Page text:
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Promote Your Business With Quality

Aug 13, 2008
Every businessperson learns quickly that customers are valuable. Repeat customers are the most valuable of all. Yet the vast majority of businesspeople do not take the simple steps that attract new customers and keep existing ones. Hence, most new businesses fail, and older ones go through hard times.

Quality is the single most important determining factor of success on a long-term basis. This statement is true across the boards, in every industry and trade. Musical groups are usually short-lived, unless they are very, very good musically. New restaurants pop up every week, and disappear within months. Which companies disappear first in an economic downturn? The ones with the least solid customer bases.

What is commonly overlooked, and often not known at all, is that what attracts customers is not just quality of product. What attracts customers is the overall quality of the business, which includes quality of product, but oh, so much more as well.

Hundreds of business books focus on how to improve specific areas of a company: customer relations, advertising, personnel management, inventory control, and hundreds of other aspects of businesses. They keep missing the common denominator: the principles of quality. The principles of quality apply to each and every area of business. Implement these principles across all the functions of a business, and that business will succeed (assuming it actually has a real and valuable product).

The first major principle of quality is that quality is an attitude. This is surprisingly hard to get across to many people. Yet the business owner or manager will never get it across to his staff if he doesn't have it himself. Fortunately, an attitude is completely under a person's own control, so one can adopt a quality attitude at any time. Unfortunately, a quality attitude flies in the face of what society generally agrees upon and teaches, which is, and must be, whatever is the average.

So yes, the steps are simple, like climbing the steps up a mountainside. The problem is, there are trolls above you on the mountain throwing stones at you, telling you "It doesn't have to be that good" and "You're expecting too much" and "No one expects perfection." All of which are true statements, and all of which you have to totally and utterly ignore in order to make things better.

Customers come back because they are pleased, and in this society, sometimes just because they are not displeased. They got what they wanted, and a little more, or they got what they expected, and a little more. They felt comfortable. They understood or were helped to understand what they needed to know. They saw nothing that lowered their opinion of your business: no stupid mistakes, no dirt, no unpleasant people.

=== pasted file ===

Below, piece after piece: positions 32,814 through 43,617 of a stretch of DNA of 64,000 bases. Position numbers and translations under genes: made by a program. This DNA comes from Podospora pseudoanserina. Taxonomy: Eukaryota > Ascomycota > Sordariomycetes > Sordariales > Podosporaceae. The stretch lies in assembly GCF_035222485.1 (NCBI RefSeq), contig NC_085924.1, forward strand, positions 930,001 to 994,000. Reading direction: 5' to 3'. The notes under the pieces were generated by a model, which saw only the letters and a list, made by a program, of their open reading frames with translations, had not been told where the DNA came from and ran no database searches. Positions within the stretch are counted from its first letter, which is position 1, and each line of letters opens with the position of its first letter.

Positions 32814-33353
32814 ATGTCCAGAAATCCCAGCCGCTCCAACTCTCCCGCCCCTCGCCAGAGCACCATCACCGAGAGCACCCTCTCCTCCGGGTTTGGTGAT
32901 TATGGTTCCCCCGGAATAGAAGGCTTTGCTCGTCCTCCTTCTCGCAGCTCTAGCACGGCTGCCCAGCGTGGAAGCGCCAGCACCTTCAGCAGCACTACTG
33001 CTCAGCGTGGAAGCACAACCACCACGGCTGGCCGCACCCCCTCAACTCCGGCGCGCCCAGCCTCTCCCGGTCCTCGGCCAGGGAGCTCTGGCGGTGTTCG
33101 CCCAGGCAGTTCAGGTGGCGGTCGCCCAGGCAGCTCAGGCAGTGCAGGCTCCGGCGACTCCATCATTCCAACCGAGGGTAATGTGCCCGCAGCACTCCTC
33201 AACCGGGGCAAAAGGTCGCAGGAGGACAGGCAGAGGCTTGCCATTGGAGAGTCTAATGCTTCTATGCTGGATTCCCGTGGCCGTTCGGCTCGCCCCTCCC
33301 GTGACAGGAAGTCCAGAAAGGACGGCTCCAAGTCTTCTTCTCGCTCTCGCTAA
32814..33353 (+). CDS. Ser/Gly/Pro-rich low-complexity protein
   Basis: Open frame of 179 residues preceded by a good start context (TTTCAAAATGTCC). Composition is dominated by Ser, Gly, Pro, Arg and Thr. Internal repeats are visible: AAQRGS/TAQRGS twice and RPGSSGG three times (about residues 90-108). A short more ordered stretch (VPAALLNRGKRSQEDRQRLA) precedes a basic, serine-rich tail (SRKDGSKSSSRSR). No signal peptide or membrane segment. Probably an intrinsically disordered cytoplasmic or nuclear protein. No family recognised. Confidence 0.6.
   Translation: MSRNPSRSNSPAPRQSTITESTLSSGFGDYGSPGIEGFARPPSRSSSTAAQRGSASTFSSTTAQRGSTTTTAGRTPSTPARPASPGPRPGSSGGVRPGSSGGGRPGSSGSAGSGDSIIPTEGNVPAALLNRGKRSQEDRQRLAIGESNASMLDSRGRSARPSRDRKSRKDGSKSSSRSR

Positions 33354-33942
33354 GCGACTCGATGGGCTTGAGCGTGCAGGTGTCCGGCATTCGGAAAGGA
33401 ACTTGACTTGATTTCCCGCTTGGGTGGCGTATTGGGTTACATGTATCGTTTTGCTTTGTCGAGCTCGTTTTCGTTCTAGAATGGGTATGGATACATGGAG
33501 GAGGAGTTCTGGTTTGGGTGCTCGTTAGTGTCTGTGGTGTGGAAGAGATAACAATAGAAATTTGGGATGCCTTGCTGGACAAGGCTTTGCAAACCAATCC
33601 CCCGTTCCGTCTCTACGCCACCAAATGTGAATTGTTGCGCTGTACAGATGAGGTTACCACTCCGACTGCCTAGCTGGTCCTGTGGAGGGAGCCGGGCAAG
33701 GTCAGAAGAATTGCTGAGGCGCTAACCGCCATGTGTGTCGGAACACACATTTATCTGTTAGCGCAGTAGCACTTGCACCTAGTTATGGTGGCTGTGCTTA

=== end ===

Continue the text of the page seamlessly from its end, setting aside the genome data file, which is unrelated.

Not only do the customers come back, but they tell their friends.

Make quality the first and highest priority in your business, even above profits, and the profits will come soon enough. Learn about quality, think about it, incorporate it into every aspect of the business from bookkeeping to addressing envelopes to buying raw materials to sweeping the front walk. Most important, get everyone in your company to do the same thing.

Demanding quality from others does not work all by itself. Sadly, many people equate "improving quality" with "wasting time." They can even feel foolish or apologetic about trying to do something better than is normally expected. So the effective approach is not to demand quality, but to expect it. Start raising the standard of what is expected. First with yourself, and then with others.

You will run into opposition. Muttering and grumbling will occur. But your best staff will embrace every step you take to make things better.

Finally, one more step is critical. You have to find out what your customers think of your business. You can ask them; you can provide a very easy link on your website for complaints and praise and suggestions; you can run a contest on "The five things you like most and least about this company"; however you do it, you must do it. Without this knowledge, you will often be shooting in the dark in your efforts to improve. With it, you can soar straight to bull's-eye after bull's-eye.
About the Author
Don Dewsnap has spent years studying quality and its principles and applications. Now he has put his knowledge into a readable, useable book: Anyone Can Improve His or Her Life: The Principles of Quality. Learn more about this book at Principles-of-Quality.com .
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